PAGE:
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Posted by on March 22, 2018 in history, outlaws and crimes, texas

 

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Fort Griffin

The U. S. Army camp that would later become Fort Griffin was established in 1856 to help protect a Comanche reservation that had been set up earlier in the area.  When Robert E. Lee held the rank of Lt. Col. in the U. S. Army, he served here as commander from April, 1856 to July, 1857.  It was located less than a mile from the Clear Fork of the Brazos River on a small plateau of about sixty feet in height providing an enhanced view of the surrounding area.  The original location was in the lowlands a short distance away until a monsoon type rain hit and turned it into a swampy mess.

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Posted by on March 15, 2018 in forts, history, texas

 

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Unsolved Mystery: Texarkana’s Moonlight Murders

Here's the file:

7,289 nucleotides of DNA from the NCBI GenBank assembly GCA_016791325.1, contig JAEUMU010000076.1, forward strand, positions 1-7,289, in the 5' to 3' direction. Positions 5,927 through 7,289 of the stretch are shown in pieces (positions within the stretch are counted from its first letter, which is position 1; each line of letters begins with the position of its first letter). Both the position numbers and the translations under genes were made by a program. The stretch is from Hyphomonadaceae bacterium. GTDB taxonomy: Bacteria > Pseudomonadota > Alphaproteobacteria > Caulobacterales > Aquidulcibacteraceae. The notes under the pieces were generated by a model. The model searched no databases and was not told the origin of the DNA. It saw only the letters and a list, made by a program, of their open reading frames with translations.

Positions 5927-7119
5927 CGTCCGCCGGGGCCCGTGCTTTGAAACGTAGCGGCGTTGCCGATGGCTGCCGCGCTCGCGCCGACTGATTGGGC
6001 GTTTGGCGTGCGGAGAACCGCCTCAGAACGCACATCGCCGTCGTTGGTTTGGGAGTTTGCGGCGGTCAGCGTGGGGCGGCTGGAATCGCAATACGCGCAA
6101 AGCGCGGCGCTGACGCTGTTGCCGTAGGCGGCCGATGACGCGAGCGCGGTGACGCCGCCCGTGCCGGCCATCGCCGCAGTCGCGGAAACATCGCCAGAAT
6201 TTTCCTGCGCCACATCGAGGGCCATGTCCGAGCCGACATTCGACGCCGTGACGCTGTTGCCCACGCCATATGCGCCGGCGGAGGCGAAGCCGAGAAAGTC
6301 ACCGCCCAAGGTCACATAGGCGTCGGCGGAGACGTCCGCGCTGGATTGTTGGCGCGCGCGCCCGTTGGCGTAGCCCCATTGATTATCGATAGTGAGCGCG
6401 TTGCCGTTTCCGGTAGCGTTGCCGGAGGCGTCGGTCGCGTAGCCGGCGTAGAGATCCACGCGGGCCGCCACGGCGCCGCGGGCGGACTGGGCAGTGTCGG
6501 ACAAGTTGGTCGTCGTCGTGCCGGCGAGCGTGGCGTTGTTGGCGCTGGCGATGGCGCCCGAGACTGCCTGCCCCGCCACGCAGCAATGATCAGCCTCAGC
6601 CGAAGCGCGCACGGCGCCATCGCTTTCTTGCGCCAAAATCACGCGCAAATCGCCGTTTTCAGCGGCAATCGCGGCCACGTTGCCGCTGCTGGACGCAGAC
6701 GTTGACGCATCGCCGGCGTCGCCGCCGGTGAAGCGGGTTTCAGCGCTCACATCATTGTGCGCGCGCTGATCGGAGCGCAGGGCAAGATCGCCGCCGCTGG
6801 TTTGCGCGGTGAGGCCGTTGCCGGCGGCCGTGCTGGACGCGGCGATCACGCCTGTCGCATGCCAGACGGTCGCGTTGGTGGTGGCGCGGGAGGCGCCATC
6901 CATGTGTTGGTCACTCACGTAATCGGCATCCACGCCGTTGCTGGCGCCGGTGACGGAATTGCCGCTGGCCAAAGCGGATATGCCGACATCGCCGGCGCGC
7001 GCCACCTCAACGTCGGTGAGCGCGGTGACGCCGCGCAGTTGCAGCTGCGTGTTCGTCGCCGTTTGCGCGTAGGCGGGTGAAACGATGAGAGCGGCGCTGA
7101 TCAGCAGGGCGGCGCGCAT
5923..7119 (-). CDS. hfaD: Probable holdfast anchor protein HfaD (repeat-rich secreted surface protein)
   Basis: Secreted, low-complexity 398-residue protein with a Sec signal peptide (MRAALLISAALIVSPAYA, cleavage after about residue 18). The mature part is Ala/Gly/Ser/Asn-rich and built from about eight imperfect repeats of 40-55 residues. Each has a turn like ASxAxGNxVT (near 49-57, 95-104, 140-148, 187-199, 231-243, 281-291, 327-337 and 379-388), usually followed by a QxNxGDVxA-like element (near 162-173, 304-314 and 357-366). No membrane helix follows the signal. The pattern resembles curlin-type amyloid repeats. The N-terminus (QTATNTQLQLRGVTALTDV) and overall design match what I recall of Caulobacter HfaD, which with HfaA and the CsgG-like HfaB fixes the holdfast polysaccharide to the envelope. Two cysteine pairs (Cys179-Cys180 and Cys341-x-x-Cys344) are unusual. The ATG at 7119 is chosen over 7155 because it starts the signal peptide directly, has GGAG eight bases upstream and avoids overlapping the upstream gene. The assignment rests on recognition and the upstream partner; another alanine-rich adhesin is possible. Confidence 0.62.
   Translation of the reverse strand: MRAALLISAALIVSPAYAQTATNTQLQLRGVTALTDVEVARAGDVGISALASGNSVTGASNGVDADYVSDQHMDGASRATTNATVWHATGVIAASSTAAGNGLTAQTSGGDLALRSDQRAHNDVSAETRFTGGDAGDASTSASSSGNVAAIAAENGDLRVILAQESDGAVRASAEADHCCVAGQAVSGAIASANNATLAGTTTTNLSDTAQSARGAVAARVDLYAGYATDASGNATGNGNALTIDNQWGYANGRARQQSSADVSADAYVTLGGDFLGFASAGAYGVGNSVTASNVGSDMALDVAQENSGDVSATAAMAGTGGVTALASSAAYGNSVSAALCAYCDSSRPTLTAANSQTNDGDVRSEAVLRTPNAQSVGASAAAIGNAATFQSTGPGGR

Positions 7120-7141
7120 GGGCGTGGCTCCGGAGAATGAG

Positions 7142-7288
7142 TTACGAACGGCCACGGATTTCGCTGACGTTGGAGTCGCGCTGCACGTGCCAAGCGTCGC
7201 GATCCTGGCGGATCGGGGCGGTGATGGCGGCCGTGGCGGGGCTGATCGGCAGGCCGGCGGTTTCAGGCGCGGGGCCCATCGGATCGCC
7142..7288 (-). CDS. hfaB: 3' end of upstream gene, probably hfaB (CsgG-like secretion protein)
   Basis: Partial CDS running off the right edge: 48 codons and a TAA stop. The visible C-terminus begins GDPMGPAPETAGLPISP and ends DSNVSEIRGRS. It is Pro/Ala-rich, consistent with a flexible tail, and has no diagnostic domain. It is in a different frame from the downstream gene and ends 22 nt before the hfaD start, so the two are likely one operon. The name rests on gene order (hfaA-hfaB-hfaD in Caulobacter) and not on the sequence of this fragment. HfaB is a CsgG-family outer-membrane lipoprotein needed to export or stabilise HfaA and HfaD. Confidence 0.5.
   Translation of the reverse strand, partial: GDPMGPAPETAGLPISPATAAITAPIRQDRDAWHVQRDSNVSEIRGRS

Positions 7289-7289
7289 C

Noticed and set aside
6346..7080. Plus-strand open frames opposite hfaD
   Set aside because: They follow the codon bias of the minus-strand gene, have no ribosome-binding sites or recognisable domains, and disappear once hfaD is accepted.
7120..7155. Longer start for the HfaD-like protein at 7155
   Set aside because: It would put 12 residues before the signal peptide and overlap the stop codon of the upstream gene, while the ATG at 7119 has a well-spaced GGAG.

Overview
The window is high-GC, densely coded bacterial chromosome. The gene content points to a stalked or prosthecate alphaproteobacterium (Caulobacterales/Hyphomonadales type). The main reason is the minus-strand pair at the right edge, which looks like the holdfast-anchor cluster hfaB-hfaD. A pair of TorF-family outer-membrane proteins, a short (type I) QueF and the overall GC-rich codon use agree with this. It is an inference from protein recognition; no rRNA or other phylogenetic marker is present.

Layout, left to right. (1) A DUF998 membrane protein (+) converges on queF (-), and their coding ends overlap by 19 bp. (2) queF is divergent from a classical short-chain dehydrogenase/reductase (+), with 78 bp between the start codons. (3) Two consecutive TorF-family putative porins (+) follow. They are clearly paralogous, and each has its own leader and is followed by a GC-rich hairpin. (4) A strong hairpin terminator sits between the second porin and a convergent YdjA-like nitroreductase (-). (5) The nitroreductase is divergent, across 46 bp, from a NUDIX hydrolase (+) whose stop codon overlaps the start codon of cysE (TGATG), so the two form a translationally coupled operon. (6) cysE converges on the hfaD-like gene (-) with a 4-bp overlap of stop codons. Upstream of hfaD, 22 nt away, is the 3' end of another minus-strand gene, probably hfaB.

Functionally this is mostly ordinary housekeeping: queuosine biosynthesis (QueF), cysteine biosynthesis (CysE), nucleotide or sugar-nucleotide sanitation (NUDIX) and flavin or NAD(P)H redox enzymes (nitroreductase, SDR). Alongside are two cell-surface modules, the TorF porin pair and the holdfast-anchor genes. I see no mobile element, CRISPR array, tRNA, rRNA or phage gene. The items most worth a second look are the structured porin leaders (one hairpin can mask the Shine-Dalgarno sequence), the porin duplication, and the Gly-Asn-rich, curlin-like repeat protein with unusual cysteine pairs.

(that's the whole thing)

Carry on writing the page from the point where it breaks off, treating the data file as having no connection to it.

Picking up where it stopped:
A couple, Jimmy Hollis and Mary Larey, had been on a date after which they had parked on the last road of a subdivision in Texarkana the night of February 22, 1946.  At the time, Hollis was 25 and Larey was 19.  After a double date to a movie, they had only been parked for about ten minutes when someone walked up to Hollis’ side of the car and shined a flashlight in his eyes.  The man with the flashlight ordered the couple to exit the car.  Hollis recalled that the man was armed with a gun.  The man then demanded that Hollis remove his trousers.  Hollis had initially resisted but complied, only to be struck hard in the head either with the gun or some other object.  Hollis suffered a fractured skull in the attack.  Thinking it was probably a robbery, Larey was scared but pulled Hollis’ billfold out of his trousers to show the man that Hollis had no money.  The man then ordered Larey to open her purse.  She replied that she didn’t have one and she was knocked to the ground by the assailant after being struck with an object.  The man then ordered Larey to get up and run, which she did.  The man quickly caught her and bewildered Larey by asking her why she was running.  Larey was again knocked to the ground and this time was sexually assaulted.  After the attack, the assailant disappeared and Larey was allowed to escape, managing to get to her feet and run to a nearby house.